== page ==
Advances in optical transmission are expected to deepen this divide between rural and densely populated urban users, with the potential to marginalise people living in rural areas, and make it uneconomic to live in poorly provisioned areas. One aspect of this challenge is to identify important applications (such as rural healthcare, access to transport information, ability to contribute and engage with digital media, and other new applications). This requires a bringing-together of users, technologists and business/government sectors to understand the issues and importantly to demonstrate  pilot operation of new methods. The SIRA and DEAR projects are combining technology understanding with social-economic experience. These projects look at the wider implications of broadband roll-out to rural communities and examine the real benefits, underlying policy and actual requirements that are presented by a commitment to inclusion of all citizens in a digital economy.

Environmental Networking

ERG through dot.rural is developing methods for a smart Internet-enabled video monitoring platform. Research in video compression and processing algorithms will enable automated selection and subsequent display of desired imagery. Research into Internet transport mechanism, and management of imagery captured at remote sites. Related research is seeking to understand cost/complexity trade-offs in video transmission, allowing applications to adjust their resource usage within user-specified constraints.

In the dot.rural WiSE project the platform will be applied to investigate the ecological impact of deer carcasses from hunting on remote, upland areas.  This represents a new paradigm in environmental data collection, enhancing flexibility, and accuracy with the potential to revolutionise data collection in a range of applications. The development of such technology building blocks is expected to also have a wide range of potential applications beyond this initial scenario.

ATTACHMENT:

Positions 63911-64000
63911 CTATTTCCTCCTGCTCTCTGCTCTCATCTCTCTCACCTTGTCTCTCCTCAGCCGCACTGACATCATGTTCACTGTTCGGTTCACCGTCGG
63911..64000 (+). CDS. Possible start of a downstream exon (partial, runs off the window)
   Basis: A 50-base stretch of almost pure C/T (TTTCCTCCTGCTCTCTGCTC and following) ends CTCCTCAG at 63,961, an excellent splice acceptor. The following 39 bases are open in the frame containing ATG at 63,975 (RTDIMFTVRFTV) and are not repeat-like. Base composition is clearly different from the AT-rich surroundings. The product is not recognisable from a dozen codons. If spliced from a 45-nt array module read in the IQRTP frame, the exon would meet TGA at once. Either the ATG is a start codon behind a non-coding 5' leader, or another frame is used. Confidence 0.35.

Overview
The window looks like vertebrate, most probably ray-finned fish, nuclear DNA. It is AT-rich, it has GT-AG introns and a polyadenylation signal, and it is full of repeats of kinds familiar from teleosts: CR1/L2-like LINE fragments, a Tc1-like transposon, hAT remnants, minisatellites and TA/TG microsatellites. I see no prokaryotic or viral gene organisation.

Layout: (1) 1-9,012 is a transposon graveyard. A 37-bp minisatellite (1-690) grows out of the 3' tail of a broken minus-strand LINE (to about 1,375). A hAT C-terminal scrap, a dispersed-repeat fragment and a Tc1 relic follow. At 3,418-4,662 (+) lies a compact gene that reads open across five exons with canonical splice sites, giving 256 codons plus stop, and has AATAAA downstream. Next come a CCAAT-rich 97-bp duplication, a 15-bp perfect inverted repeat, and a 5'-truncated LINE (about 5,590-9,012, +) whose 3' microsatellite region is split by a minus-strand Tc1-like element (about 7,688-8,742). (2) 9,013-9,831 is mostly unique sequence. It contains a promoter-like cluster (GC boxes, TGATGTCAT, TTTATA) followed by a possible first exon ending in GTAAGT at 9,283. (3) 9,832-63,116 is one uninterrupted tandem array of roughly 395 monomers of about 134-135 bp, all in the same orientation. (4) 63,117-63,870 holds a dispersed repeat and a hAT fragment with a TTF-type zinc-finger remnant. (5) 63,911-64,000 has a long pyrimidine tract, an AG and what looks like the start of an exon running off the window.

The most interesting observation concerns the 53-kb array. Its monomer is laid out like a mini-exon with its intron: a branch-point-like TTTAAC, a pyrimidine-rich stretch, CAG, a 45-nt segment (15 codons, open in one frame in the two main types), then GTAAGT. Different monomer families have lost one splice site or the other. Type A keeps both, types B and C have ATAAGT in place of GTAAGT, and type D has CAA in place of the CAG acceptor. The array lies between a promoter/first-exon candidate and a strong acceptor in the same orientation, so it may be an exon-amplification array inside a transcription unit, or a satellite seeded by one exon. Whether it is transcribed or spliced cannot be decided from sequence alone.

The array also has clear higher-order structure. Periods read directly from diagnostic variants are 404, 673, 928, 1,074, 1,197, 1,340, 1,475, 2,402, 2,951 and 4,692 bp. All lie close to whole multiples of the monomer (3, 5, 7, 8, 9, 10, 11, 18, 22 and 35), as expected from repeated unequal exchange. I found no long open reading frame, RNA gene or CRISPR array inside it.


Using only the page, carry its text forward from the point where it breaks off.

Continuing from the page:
Satellite Applications Laboratory Testbed, SALT

A purpose-built roof-top facility hosts a range of satellite receivers, used to test and evaluate Internet services using DVB transmission technology. Terminals range from 0.3m to 2.5m in size, and include both commercial-off-the-shelf systems and prototype designs for new equipment. Work from the laboratory has supported design of a range of DVB standards for IP-based data transmission, including the Generic Stream Encapsulation (GSE), and the addition of IP networking support to the latest DVB-RCS2 specification.

Internet Network Engineering Testbed

The testbed is well equipped with workstations, managed Ethernet Switches and IP Routers that are permanently assigned for network experiments, as well as other networking equipment. It fully supports IPv4 and IPv6 and is multicast enabled. QoS support may be supplied when needed within the network. A range of tools (constructed either in-house, purchased, or on loan) are available and may be used to monitor, analysis and implementation of communications protocols. The testbed supports active development of open standards, and contribution to open source software projects. The testbed operates in climate-controlled suite with researchers granted remote access to control, logging, and monitoring functions.

Making Advanced Network Enablers Available to People

The Internet isn't free, it isn't the same everywhere, and it isn't always what people want to run their applications. Imagine this was different. Perhaps the most important thing si connectivity at low cost, maybe in a place where there is no current Internet service offering... perhaps your broadband isn't high enough for a crucial video conference call with your hospital consultant..., or maybe you application needs some specific network feature that you are willing to pay a little extra for today? This research seeks to deploy technology enablers to create new services, applications and business models by combining adaptive variation of Quality of Service (QoS)/bandwidth, multicast, caching of multimedia content and micropayments.

The TSB-funded DART Project brings together key players to explore new services, network applications, billing, etc. to support trials, and integration of value-added services. Trialists and experimenters are welcome to apply to use DART for their own applications!

Index of Old Projects (not updated)